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Keep an Eye Out for Carboxy Treatment

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Skin injection

What does one get when injecting soft tissue underneath the eye with carbon dioxide? Carboxy. This newly trending treatment helps increase the blood flow in the capillaries and restore skin to its original color, reducing dark circles.

The procedure requires a needle under the eye to inject carbon dioxide into the skin. The area then swells and puffs up; however, it should be back to normal after five to 10 minutes.

“By injecting a small amount of carbon dioxide gas into the area, we are 'tricking' the body into increasing the oxygen flow to the area by compelling the red blood cells to pick up all of the excess CO2 that we injected. It can then be carried back to the lungs for elimination from the body with the next exhalation.” — Lisa Zdinak, M.D., chief surgeon and medical director of Precision Aesthetics in New York City.

Terry Dubrow, M.D., F.A.C.S., Botched doctor, does not recommend carboxy as there is no scientific evidence of the gas having long-lasting effects, in addition to cautioning against experimenting with the eye area.

Insight From The ASAPS’ President

According to Daniel C. Mills, M.D., president of the American Society for Aesthetic Plastic Surgery (ASAPS), the United States is still waiting on the Food & Drug Administration’s (FDA) approval for this treatment, which has been around since the 1920s.

“The FDA is pretty strong on safety, which is what our society [ASAPS] is all about. It's patient safety,” he explained. “I have not seen one peer-reviewed article that would look at this procedure to be able to say that it is efficacious, that it is safe or that there are complications or what really the mechanism is. I mean you have a lot of people out there saying what they think is the mechanism, but I don’t believe we’ve done any histological examinations. Without that, the FDA will certainly not approve something.”

At ASAPS, Mills performs surgery and treatments around eyelids using CO2 more topically, meaning not injecting it underneath the skin.

He believes the carboxy treatment could be a fad for a little bit of time across medical spas since this is fairly new and seems to be catching on. However, this hook will last a short time due to many patients wanting results for longer time periods.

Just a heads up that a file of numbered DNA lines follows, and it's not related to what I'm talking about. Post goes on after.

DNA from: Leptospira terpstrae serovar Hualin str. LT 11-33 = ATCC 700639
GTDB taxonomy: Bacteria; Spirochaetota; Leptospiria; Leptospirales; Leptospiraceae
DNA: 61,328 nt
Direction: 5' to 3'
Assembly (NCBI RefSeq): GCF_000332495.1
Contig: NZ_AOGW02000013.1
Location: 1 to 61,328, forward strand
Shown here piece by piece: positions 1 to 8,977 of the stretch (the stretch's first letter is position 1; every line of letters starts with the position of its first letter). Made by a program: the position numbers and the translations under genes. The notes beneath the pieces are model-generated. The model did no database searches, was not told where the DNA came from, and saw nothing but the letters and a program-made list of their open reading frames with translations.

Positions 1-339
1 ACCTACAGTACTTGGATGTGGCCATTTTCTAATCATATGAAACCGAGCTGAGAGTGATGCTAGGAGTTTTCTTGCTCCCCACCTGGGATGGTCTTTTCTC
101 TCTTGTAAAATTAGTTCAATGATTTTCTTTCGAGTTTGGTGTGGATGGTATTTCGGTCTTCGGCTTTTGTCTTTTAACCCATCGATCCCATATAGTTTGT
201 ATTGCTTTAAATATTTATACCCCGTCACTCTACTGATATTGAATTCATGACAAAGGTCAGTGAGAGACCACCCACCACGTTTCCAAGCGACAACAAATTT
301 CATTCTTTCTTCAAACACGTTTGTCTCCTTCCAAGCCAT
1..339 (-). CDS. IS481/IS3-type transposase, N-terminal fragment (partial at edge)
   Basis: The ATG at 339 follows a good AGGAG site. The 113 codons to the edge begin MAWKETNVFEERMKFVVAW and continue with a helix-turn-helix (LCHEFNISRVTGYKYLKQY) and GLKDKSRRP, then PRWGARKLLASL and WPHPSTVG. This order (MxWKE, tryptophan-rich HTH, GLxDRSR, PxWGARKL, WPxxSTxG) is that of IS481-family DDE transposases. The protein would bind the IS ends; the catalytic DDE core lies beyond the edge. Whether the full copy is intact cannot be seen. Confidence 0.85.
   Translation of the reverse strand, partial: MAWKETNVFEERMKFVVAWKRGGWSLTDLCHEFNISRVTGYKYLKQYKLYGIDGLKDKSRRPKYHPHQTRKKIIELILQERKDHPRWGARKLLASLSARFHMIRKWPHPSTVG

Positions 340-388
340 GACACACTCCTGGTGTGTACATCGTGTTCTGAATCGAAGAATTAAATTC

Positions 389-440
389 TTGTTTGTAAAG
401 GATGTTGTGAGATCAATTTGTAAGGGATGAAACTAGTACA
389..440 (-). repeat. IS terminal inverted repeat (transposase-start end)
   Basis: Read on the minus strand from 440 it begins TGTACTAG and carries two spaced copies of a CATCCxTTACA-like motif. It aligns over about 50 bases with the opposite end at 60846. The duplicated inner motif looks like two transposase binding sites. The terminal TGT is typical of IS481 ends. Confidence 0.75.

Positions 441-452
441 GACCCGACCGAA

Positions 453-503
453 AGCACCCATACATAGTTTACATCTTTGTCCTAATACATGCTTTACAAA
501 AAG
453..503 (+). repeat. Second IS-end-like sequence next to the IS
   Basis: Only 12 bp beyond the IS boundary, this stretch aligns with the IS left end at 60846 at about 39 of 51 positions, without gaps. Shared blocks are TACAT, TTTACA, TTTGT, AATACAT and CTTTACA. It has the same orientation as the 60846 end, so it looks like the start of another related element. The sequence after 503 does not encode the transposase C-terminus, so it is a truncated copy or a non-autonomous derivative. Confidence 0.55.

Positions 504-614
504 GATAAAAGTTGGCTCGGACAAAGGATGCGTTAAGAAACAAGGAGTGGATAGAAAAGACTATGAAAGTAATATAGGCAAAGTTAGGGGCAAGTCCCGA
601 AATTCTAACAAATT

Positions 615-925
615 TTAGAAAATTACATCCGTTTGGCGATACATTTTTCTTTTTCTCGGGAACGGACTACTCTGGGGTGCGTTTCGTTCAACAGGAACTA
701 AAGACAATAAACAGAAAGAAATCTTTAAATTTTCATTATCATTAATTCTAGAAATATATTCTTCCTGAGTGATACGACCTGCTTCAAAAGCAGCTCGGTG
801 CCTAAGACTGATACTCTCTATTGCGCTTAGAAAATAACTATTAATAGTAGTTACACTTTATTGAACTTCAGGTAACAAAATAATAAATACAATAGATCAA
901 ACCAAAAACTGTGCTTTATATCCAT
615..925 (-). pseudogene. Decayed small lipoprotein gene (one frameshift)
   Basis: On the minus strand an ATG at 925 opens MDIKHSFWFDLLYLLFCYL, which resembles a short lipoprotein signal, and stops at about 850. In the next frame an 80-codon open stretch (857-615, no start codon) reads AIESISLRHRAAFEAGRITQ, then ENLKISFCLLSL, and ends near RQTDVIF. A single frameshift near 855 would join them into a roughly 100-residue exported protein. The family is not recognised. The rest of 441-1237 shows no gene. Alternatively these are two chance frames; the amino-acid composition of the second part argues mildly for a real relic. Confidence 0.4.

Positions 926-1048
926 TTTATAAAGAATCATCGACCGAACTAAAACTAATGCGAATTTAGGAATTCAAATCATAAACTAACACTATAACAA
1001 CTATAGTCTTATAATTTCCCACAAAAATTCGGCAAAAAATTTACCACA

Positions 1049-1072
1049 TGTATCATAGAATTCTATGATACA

“The proponents will say that you need to do this a number of times and then do maintenance with it a number of times, but that really doesn’t fix the problem. It’s not a one- and-done type thing,” added Mills.

After the first 10 treatments, clients will need to continue treatments every six months to a year afterward for results, he explained.

Go With the Blood Flow

According to Mills, the mechanism of putting the needle under the skin disrupts the connections between the skin and the subcutaneous tissue, which lifts skin right off and causes inflammation.

Giving CO2 topically increases the blood flow, which can give inflammation to the area Mill explained. However, other mechanisms can be used to bring more blood flow.

“I’m dubious about their claims that lifting the skin off will create a lot of collagen because of the blood flow,” said Mills. “It might create a little bit of collagen by separating the tissues, that is a possibility. But without a study to look at it, we really don’t know.”

Future Visions

According to Mills, there are three ways the future with this treatment can go.

  1. Without results, this treatment can die altogether, which is one direction for it to go.
  2. Another direction is if somebody writes a peer-reviewed study for the treatment to gain in prominence, and people could do it more often.
  3. Finally, carboxy can gain in prominence and get the FDA’s attention, which then shuts down the treatment until it is approved.

“Everybody wants the newest and think, ‘Oh, if it’s something new then it’s going to be great,’ but they’re still flying under the radar, because if there are enough people who are doing it in other places, then it’s going to get the attention of the FDA.”

According to Mills, those who are advertising the treatment are telling patients to come in more frequently, meaning the inflammation is what is helping and not something more long lasting, such as collagen production

“It is an interesting concept to see if that disruption of the tissues would generate enough inflammation and disruption that it would create a little bit of scar underneath the skin. If it does produce a little bit of scar underneath the skin, then it could possibly have some longer lasting results.”

Regardless of all the controversy, Mill said despite the claims of the inflammation supporting this treatment, he has yet to see any patients come in with complications. However, inflammation could cause trauma over time.

Source: People

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